My thoughts: not a bad adventure but the random monster selection should have been replaced by more cultists, slavers, gnolls, hyenas, flinds and Yaenit Demons.
There are hints of Hitchcock's talent poking through but this feels awkward and ultimately disatisfying.
This module has an unimaginative plot, unrealistic dungeon ecology, weak motivational hooks, and a shed-load of overly-complicated adversaries (guaranteed to slow combat down to a crawl).
I want rich characters, strong motivations, interesting situations, and a good plot.
In this module the plot hook reads like this: "Some dude you've never met before wants you to rescue a missing agent you don't care about. After a single good Diplomacy roll, you find-out the agent was taken to a sewer that is laden with traps and a vast assortment of seemingly random monsters. After encountering the 'big bad' of the dungeon, you will find the missing agent, but she will try to kill you. Aren't you glad you went through all this trouble?"
Paizo, please give me a good story (not a female half-fiend jakalwere oracle). I waited many months for a new module and all I got was something from a random dungeon generator.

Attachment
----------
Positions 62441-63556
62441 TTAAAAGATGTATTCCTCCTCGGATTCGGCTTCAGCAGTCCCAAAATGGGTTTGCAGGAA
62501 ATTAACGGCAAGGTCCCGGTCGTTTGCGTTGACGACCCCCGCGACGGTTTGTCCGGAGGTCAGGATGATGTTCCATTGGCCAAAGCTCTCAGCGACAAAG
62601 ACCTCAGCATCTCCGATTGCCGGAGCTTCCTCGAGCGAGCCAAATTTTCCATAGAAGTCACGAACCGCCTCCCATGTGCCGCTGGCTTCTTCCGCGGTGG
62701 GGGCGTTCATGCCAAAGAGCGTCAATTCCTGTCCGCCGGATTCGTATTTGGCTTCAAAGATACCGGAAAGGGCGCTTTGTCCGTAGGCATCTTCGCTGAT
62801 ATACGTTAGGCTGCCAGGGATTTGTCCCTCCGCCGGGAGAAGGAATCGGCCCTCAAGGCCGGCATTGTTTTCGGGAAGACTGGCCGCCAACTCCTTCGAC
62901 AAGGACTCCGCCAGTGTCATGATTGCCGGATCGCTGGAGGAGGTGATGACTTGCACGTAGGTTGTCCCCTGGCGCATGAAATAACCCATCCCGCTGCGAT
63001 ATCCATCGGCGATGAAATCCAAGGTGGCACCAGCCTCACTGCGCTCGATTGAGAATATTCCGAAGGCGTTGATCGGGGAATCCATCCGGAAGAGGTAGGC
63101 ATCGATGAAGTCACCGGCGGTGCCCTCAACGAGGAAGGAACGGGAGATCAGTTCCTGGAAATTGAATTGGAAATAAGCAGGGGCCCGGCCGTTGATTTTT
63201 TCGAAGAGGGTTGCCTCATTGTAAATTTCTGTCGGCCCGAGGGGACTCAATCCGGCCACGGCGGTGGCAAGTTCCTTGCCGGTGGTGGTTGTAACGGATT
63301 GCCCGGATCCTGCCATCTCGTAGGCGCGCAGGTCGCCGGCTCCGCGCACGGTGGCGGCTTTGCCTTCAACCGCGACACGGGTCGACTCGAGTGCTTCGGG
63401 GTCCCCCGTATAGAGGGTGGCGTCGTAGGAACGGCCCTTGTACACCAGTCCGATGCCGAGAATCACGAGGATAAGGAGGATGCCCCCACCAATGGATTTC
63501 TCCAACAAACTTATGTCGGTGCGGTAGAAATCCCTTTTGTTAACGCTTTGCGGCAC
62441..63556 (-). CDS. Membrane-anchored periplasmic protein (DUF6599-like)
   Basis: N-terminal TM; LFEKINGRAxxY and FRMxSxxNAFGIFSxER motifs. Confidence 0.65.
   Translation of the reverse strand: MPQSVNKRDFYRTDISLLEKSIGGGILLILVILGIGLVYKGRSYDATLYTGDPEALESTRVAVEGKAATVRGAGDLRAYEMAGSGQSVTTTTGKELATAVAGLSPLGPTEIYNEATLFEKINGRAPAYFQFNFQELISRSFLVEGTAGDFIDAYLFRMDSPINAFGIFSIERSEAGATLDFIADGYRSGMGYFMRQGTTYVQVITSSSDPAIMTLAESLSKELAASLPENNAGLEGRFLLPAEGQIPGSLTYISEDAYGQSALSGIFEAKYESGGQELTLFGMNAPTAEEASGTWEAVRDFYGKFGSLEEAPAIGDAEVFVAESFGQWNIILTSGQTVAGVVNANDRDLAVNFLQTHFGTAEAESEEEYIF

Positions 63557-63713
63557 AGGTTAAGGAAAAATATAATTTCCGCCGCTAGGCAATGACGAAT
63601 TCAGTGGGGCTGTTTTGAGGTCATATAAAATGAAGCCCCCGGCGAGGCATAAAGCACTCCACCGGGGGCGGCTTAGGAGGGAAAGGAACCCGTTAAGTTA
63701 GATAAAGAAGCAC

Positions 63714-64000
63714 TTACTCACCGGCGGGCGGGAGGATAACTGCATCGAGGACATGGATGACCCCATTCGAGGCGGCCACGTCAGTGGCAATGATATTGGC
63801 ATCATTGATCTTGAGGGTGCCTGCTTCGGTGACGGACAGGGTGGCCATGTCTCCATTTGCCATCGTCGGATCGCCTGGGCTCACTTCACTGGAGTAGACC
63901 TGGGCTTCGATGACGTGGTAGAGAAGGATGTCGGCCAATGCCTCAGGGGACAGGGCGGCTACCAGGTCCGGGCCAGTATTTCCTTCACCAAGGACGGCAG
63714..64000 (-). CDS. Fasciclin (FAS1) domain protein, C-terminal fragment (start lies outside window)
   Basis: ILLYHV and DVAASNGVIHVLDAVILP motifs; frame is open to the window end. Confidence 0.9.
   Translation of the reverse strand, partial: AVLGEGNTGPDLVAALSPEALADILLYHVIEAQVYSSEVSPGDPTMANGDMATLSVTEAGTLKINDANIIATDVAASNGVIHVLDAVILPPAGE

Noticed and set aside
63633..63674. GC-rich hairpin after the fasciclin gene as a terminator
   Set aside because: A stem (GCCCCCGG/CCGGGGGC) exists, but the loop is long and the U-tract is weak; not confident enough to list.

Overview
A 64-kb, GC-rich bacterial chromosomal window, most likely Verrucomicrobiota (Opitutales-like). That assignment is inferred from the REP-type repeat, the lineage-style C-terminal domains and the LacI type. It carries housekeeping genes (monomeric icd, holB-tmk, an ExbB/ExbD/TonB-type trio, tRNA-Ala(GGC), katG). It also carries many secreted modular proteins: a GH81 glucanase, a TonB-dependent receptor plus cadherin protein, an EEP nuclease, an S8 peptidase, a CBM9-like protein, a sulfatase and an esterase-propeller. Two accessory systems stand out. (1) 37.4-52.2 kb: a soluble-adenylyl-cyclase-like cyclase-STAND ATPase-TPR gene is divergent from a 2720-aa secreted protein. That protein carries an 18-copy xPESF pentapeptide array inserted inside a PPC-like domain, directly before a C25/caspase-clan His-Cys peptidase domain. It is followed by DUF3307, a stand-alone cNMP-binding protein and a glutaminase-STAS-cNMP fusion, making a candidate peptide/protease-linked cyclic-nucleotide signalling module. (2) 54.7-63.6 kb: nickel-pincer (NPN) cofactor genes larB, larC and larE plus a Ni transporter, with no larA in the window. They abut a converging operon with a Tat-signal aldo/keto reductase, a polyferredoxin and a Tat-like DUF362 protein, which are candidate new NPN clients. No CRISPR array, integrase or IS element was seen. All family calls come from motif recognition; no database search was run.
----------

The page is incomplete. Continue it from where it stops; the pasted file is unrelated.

Unfortunately, Broken Chains just didn’t grab my attention very well. It has one or two things I like in it, but overall it’s a mediocre generic adventure that just doesn’t use its setting to any good effect. Indeed, it’s an adventure that could happen just about anywhere with virtually no changes. True, it’s very useful to have adventures that can be placed anywhere gamemasters need them to be, but in that case, why make the default setting a place as colourful and identifiable as Katapesh? A place like Katapesh needs an adventure that really makes use of its unique characteristics. On top of that, Broken Chains is really just a little dull.